AFTER THE first Game Change, it was inevitable that Mark Halperin and John Heilemann’s next book, “Double Down,” would cover “Game Change 2012. There was certainly a parade of circus performers in the Republican primary. The final competition between Barack Obama and Mitt Romney simply isn’t that stirring. It’s nothing like 2008 or the primary that led up to it, but that’s not their fault.
As an author myself, I always root for a new book, especially one that’s expected to be “big,” to deliver. But then I know the sweat that goes into any book, even one that has all the trappings of a big fat publishing house, all the media in the world, and any appearance Heilemann and Halperin desire.
Every author with serious writing chops should be so lucky. Publishing is very difficult, the process is long and arduous and it takes a team to make a book stick. If you’re lucky enough to find an independent publishing house it’s exciting, challenging and rewarding, because there’s nothing like seeing the cover of your book for the first time. It is, however, a very long road, so you better be patient, that applies to all books today.
Jonathan Martin teased his reporting of Halperin and Heilemann’s “Double Down” with Anderson Cooper. Martin called Huntsman the John Edwards of “Double Down,” but let’s face it, that’s impossible. Jon Huntsman, a Mormon and serious businessman, even if he was two-timing his president to run himself, couldn’t come close to the John, Elizabeth and Rielle train wreck, not even if he tried.
Martin’s New York Time’s piece closes with a nugget on Jon Huntsman:
Mr. Huntsman’s son, former Gov. Jon M. Huntsman Jr. of Utah, is portrayed in perhaps the most negative light in the book. As Mr. Obama’s ambassador to China, he repeatedly assured top White House officials that he was not considering a Republican presidential bid, even as he was meeting with potential campaign strategists during a trip to his Washington home around Christmas 2010. And while Mr. Huntsman was in Beijing, his wife was exchanging emails with his eventual consultant, trying to be discreet about their political plans by referring to her husband only with the code word “HE.”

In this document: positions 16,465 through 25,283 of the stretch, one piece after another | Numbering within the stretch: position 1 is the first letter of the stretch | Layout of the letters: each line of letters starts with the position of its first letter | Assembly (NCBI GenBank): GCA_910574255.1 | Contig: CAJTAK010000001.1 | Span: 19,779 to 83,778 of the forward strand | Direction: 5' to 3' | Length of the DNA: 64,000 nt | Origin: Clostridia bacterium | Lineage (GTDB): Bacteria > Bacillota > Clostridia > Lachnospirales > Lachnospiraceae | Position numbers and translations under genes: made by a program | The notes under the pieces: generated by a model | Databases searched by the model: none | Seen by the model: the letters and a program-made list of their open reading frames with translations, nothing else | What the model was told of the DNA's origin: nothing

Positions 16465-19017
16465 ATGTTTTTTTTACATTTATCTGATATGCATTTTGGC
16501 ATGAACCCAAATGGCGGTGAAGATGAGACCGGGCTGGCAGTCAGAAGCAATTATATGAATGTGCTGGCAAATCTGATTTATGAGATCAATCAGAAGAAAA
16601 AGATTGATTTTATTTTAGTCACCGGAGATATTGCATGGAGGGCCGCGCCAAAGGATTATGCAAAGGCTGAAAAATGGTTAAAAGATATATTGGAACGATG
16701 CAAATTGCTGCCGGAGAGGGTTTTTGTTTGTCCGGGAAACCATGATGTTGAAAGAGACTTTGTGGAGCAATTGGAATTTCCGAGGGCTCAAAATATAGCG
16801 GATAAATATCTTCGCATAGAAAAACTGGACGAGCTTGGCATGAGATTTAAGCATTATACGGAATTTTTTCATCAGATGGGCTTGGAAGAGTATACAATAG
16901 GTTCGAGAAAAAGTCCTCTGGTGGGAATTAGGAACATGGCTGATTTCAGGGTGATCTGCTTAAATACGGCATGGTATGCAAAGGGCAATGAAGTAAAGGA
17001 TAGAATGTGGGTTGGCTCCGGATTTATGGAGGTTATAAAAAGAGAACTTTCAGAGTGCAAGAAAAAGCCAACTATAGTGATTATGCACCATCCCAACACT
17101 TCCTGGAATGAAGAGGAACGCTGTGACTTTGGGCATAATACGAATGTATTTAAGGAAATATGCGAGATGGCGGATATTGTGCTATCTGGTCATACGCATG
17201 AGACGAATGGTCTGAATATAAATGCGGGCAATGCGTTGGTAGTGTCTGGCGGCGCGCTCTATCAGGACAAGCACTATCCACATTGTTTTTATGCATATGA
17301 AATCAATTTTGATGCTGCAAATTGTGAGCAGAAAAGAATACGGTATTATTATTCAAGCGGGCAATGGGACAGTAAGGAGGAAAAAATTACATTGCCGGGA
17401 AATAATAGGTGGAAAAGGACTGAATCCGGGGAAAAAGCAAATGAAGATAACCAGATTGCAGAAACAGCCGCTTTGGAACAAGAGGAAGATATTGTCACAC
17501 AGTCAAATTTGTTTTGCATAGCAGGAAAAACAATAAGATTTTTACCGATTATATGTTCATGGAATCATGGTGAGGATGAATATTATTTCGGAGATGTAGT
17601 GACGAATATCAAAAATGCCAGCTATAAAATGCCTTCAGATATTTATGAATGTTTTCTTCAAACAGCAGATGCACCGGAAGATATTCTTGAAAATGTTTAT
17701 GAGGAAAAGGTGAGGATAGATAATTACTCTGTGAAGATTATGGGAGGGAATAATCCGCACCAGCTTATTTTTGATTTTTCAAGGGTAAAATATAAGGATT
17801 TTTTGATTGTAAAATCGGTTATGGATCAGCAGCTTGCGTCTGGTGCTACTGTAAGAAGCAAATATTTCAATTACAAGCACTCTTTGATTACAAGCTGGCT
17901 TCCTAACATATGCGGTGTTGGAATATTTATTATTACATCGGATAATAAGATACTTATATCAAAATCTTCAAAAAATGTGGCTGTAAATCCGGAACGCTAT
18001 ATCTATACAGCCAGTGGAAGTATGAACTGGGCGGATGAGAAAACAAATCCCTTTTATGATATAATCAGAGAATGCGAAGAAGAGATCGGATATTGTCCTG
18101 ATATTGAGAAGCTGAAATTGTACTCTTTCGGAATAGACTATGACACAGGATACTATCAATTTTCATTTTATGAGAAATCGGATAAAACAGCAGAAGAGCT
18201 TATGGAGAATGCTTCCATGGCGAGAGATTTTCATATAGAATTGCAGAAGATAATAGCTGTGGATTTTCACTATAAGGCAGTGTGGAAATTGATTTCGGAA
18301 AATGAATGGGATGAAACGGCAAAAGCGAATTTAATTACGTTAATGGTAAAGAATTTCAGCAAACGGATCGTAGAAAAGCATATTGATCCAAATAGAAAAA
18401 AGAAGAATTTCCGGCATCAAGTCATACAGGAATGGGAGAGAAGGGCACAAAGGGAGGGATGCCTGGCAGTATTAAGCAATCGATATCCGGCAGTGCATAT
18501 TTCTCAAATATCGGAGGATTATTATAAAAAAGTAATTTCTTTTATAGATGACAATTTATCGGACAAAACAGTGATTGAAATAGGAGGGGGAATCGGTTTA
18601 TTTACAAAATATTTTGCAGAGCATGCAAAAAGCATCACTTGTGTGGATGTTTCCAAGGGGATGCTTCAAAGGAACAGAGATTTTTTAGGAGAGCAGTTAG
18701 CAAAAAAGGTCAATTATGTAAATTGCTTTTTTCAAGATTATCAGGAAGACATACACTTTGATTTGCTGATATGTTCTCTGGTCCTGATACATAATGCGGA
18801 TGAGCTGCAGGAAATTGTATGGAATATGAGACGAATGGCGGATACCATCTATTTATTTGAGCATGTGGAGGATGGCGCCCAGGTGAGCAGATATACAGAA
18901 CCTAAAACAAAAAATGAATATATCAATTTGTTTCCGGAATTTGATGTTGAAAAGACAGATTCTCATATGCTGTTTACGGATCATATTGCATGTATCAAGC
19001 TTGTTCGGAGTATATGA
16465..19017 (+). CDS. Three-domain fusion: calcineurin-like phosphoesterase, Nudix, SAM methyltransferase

In other teasers, yes, team Obama thought of replacing Biden with Hillary, but she didn’t give him enough of a boost. The relationship Obama has with Bill Clinton started out with the newly elected president not appreciating him, but eventually came to not only respect him, but consider him a friend.
Before the original Game Change, remember that blockbuster article about the late Elizabeth Edwards confronting her husband in the parking lot?
There’s been nothing close to that being teased this time around, with the narrative and story to be told only as good as the dish the authors had at their fingertips.
On the Republican side, one element that holds gold, for my money, is the fools the Republicans made of themselves pontificating that Mitt Romney was not only closing in, but was going to win. Friendly media and the likes of Dick Morris, Sean Hannity and everyone else assuring everyone that Romney had the race won. Then there is the primary season.
After reading Richard Wolffe’s book, “The Message: The Reselling of President Obama,” the only chewy piece revolved around Stephanie Cutter, now a co-host on CNN’s “Crossfire.” Considering how Heilemann and Halperin cut up Hillary, then Palin, in Game Change, you have to wonder how they’ll handle Cutter. It’s a story I’d relish reading, especially if Cutter would write it herself, but then she’d have to find a new line of work.